Chilean students take on world robotics championship

Team Corazón del Chileno traveled to St Louis, USA to compete in the 2014 FIRST Robotics Competition defending a title won earlier this year.

Students traveled from Santiago to St. Louis to compete in an international robotics competition. Photo by  Corazón de Chileno® / Facebook
Students traveled from Santiago to St. Louis to compete in an international robotics competition. Photo by Corazón de Chileno® / Facebook

Thousands of miles from home, some of Chile’s brightest were showing the world the creativity that is sparking the Andean nation’s innovation boom.

The Corazón del Chileno team, made up of 33 students from the Universidad Andrés Bello, made the trip to St. Louis, USA last month to compete in the 2014 FIRST Robotics Competition, an event that challenges teams of teens to build a robot that can perform a certain task, and outperform competing designs.

This year’s challenge was handball. The teams, made up of 13-18 year olds from around the world, were given basic materials and tasked with building a machine that weighed less than 120 pounds that could play handball. Teams would then form an alliance with two other groups to create a handball team of three robots. To win this year’s tournament, dubbed Aerial Assist, the robots would have to out maneuver their counterparts, performing tasks like picking up the ball, catching, passing, and, of course, scoring.

Corazón del Chileno’s team captain, Leonel Lagos, told El Mercurio how the Chilean team were hoping to improve their own robot, named El Alacrán (The Scorpion)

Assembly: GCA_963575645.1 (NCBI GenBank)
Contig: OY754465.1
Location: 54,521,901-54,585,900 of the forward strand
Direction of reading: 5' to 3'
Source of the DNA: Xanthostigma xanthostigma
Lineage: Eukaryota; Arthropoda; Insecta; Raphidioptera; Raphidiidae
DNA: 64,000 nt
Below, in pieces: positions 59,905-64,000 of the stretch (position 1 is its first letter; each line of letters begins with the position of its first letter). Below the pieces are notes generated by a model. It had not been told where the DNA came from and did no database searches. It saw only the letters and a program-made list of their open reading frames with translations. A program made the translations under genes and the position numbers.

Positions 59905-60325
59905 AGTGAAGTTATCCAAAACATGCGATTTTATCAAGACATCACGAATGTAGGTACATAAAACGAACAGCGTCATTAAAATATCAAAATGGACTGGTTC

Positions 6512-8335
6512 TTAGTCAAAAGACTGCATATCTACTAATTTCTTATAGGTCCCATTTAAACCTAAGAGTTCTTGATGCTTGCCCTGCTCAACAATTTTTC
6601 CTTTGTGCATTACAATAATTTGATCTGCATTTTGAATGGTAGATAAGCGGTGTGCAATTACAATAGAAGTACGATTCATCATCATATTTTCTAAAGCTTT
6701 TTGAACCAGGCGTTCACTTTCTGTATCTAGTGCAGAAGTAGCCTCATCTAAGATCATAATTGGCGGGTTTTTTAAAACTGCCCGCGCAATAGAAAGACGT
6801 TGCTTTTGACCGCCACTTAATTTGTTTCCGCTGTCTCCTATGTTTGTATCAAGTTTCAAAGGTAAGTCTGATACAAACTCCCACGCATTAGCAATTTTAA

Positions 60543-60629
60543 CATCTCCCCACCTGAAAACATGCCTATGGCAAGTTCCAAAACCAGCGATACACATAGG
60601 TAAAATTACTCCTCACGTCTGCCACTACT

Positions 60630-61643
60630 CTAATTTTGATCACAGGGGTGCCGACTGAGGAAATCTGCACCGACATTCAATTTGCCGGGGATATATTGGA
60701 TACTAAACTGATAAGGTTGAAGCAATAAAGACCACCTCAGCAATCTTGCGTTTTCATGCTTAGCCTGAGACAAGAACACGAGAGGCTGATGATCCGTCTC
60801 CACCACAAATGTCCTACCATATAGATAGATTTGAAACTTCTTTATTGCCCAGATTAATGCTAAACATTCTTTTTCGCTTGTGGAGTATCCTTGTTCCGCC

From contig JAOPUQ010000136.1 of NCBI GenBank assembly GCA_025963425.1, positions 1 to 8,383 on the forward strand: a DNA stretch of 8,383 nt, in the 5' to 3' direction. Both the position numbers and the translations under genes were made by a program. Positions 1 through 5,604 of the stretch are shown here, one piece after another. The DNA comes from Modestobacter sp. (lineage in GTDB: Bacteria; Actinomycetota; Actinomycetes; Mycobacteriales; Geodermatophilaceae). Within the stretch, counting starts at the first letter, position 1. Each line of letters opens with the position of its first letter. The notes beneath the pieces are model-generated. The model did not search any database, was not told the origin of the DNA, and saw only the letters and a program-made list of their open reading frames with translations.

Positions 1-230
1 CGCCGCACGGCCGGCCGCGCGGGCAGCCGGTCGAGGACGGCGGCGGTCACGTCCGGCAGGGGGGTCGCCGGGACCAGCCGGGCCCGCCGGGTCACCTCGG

“One of our problems is that the process of picking the ball up from the ground has been slow. We’ve had to deal with our system, which is a claw. Using a wall to pick up the ball proved the quickest method,” Lagos said. “So we’re seeing how we can improve on that.”

The team was hoping to build off of their success at a previous tournament in Los Angeles where they were awarded prestigious Chairman’s Award for embracing the spirit of the event. Although they did not take home any medals from the St. Louis competition, just reaching this international level and working on such a creative and innovative challenge was a great experience for all involved.

“All members of the team come from different socioeconomic levels and different cultures,” team member Gladys RIvera, 17, told The Santiago Times. “Everyone learns from each other and you become a better person.”